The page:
MSR and the UW hold the institutes each summer to spur innovation in some of the most exciting and challenging areas of computing. Previous topics have included biological models for computing, data mining and
“invisible”
computing.

“The institute brings together researchers from different backgrounds,”
Srivastava said.
“There are engineers who work on hardware, others who work on software and others who work on compilers. The forum allows these people to share their experiences, discuss new ideas and evaluate potential solutions.”

This year’s topic presents no end of challenges and potential rewards for software developers and researchers such as Craig Chambers, an associate professor in the UW Department of Computer Science & Engineering.

Chambers and his colleagues spent five years building an optimizing compiler, a device that allows programs to more rapidly translate computer language into the code computers use to operate.

Chambers estimates his team spent half of its time building the tools needed to do many of the compiler’s basic tasks — what he calls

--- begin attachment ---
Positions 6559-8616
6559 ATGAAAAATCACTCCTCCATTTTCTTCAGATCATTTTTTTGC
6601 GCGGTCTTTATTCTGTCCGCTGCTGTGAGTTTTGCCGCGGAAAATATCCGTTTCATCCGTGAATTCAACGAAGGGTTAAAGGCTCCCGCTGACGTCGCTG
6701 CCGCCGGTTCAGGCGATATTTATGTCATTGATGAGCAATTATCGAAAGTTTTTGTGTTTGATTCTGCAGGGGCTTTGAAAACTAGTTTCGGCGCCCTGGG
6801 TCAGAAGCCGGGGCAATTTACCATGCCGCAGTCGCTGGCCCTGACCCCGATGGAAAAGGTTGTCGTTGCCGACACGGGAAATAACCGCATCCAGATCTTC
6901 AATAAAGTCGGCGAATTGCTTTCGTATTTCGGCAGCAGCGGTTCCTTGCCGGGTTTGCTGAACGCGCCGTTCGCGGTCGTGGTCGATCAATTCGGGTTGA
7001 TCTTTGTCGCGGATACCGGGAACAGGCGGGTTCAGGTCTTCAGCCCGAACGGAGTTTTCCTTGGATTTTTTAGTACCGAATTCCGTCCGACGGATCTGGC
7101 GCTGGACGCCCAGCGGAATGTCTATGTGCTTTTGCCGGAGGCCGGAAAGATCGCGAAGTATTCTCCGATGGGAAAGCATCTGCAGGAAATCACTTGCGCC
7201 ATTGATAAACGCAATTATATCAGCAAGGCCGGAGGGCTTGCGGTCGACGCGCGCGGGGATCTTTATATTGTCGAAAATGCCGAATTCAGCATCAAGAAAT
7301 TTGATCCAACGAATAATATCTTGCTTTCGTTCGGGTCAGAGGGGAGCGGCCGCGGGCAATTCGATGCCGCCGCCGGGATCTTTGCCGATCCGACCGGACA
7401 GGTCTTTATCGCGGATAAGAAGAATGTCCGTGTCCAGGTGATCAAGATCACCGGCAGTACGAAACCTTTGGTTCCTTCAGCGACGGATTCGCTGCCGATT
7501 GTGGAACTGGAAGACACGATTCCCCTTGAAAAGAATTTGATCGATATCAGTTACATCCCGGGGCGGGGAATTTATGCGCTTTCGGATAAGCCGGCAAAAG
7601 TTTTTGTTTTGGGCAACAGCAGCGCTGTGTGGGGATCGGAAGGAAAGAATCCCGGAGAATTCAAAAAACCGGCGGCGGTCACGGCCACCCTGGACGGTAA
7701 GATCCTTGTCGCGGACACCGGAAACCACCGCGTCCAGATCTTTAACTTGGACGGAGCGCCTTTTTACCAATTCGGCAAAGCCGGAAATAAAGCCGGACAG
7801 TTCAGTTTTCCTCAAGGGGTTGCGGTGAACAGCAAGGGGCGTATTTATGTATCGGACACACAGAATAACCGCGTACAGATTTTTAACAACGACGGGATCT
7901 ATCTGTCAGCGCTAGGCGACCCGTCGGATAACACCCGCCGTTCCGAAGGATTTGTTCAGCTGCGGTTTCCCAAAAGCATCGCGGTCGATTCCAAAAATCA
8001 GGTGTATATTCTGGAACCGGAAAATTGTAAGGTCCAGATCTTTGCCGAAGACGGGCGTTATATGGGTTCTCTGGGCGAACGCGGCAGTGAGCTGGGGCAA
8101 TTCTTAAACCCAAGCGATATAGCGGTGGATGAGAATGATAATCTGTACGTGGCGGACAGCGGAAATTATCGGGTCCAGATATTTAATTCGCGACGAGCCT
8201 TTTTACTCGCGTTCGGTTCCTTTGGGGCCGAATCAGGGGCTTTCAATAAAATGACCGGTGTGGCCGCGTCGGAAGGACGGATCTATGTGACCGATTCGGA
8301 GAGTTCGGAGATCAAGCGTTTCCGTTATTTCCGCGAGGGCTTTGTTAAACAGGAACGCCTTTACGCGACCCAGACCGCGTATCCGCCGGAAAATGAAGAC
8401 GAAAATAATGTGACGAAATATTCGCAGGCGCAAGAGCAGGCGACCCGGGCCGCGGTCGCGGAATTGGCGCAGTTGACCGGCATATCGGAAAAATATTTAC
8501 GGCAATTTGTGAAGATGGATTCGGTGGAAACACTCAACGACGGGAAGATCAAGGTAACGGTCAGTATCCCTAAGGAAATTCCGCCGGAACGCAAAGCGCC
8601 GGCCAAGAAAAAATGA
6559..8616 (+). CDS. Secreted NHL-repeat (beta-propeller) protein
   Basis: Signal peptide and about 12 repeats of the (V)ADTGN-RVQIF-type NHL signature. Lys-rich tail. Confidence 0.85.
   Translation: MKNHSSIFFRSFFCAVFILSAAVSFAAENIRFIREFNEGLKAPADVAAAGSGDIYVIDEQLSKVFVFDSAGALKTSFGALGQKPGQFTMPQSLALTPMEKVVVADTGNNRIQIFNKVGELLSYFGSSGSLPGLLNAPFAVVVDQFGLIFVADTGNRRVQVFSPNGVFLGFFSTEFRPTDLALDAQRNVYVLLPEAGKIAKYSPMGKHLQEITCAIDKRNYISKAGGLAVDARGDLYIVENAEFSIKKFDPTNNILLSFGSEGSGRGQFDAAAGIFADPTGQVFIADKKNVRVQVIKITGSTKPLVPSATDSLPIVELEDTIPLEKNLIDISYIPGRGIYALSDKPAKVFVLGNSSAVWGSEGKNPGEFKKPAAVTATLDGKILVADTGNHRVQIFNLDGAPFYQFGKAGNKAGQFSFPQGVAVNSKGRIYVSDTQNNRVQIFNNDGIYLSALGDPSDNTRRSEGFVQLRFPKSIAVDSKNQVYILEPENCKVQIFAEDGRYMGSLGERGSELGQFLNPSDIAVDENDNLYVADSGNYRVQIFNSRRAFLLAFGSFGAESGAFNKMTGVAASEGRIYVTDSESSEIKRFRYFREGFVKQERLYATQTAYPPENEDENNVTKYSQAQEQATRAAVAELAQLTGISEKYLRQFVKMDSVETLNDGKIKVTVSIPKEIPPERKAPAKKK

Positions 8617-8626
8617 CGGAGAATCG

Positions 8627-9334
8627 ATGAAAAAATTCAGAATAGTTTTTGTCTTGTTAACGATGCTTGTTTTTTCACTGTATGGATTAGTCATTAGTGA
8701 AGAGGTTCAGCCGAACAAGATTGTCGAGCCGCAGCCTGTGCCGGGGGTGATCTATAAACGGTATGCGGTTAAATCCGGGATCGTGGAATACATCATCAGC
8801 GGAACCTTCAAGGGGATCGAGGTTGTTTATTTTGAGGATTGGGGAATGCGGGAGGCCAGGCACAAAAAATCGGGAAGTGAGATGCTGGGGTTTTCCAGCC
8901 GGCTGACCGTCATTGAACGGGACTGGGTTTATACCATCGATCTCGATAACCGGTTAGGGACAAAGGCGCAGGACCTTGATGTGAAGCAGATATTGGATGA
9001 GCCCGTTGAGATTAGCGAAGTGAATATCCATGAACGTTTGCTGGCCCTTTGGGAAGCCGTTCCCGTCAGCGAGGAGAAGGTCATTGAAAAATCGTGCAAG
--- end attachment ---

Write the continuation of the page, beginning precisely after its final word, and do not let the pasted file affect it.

“sweat work”
— such as adding code to a program for collecting performance data. If these tools had been readily available or easier to build, Chambers and his colleagues could have expanded the scope of their compiler.

“We could have been much more ambitious about the kinds of experiments we wanted to do,”
said Chambers, a co-organizer of the institute.
“But it would have been too much work for us to build all of the tools needed for the experiments. We had to pick and choose what we worked on based on what tools were feasible for us to build ourselves.”